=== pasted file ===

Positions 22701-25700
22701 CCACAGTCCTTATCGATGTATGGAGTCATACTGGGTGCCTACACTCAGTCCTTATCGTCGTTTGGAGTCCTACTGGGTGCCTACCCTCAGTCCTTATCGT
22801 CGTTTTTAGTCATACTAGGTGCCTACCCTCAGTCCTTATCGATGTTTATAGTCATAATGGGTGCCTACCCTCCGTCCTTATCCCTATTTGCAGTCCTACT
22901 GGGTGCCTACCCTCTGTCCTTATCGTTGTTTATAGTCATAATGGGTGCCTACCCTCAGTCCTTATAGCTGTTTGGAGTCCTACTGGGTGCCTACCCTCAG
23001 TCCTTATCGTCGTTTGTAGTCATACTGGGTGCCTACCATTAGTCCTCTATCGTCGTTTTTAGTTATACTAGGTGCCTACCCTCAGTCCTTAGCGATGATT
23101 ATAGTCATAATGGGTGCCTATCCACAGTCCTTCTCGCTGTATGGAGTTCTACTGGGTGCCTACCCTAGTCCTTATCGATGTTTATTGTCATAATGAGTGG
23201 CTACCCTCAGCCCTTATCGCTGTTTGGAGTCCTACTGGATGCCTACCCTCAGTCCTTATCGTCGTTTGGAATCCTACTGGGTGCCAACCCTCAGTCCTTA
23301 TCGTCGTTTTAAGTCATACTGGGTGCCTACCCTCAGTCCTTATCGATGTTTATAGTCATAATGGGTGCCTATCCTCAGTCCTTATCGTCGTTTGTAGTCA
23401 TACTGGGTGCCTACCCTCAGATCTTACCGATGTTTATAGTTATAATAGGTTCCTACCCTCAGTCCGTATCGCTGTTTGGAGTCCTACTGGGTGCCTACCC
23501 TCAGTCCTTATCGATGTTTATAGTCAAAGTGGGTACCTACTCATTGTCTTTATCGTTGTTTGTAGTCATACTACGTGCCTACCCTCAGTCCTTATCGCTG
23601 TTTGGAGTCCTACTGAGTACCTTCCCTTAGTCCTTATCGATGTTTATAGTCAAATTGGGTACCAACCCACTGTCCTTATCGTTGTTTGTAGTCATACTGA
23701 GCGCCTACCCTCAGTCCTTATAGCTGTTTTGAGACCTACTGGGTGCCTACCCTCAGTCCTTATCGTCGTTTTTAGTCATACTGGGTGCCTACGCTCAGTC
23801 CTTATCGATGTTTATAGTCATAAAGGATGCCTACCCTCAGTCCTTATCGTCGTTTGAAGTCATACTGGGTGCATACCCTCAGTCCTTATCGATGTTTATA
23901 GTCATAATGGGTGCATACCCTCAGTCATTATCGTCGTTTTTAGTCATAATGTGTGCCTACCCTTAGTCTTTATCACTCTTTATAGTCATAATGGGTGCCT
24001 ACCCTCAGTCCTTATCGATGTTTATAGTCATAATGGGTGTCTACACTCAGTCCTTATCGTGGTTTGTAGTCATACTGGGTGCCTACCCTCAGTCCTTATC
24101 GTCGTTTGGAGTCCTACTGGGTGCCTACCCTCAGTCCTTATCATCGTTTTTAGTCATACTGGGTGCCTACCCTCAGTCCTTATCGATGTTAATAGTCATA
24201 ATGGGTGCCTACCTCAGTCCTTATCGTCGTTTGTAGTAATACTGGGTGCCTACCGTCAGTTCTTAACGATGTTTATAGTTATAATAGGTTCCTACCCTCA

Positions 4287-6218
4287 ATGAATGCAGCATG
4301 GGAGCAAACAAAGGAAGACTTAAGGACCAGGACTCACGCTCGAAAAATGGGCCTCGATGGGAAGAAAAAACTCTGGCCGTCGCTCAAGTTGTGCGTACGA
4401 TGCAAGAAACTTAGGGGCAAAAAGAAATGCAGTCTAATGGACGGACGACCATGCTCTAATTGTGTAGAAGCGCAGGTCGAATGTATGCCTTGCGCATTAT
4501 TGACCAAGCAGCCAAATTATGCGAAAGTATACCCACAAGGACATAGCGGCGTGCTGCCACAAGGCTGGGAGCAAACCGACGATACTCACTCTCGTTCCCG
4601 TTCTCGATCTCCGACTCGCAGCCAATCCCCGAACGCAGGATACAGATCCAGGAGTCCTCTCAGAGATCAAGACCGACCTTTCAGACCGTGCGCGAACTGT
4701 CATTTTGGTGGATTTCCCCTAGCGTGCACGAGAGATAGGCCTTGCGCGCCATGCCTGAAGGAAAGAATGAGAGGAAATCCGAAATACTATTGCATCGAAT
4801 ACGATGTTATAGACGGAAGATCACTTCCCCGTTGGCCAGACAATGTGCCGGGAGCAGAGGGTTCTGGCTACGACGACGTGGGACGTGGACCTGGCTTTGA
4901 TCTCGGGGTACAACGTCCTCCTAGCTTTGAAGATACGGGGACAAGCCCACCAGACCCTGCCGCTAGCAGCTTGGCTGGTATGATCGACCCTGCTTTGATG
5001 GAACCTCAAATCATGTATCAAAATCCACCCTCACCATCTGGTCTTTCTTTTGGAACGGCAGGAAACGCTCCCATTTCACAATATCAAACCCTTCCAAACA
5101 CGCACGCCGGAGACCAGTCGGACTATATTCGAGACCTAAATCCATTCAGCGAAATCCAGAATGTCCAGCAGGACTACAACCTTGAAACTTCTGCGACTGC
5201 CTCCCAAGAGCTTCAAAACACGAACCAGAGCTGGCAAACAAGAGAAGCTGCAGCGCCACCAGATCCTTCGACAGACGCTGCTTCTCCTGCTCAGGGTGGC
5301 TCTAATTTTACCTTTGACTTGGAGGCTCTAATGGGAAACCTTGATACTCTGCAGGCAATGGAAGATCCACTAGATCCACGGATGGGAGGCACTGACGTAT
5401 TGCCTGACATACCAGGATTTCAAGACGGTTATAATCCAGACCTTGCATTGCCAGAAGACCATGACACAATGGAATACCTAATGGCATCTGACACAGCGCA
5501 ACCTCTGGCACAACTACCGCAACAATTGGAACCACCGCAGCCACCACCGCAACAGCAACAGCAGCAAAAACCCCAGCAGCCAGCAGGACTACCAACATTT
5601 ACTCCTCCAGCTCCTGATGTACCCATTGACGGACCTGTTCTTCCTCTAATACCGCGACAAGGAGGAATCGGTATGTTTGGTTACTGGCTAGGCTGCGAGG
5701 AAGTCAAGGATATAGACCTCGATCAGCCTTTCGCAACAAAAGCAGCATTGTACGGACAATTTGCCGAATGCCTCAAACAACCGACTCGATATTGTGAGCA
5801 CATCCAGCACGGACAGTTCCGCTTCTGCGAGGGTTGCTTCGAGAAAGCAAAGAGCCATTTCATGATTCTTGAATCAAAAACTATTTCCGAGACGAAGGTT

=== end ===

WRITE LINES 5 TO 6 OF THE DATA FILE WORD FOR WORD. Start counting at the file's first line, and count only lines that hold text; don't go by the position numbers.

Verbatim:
23001 TCCTTATCGTCGTTTGTAGTCATACTGGGTGCCTACCATTAGTCCTCTATCGTCGTTTTTAGTTATACTAGGTGCCTACCCTCAGTCCTTAGCGATGATT
23101 ATAGTCATAATGGGTGCCTATCCACAGTCCTTCTCGCTGTATGGAGTTCTACTGGGTGCCTACCCTAGTCCTTATCGATGTTTATTGTCATAATGAGTGG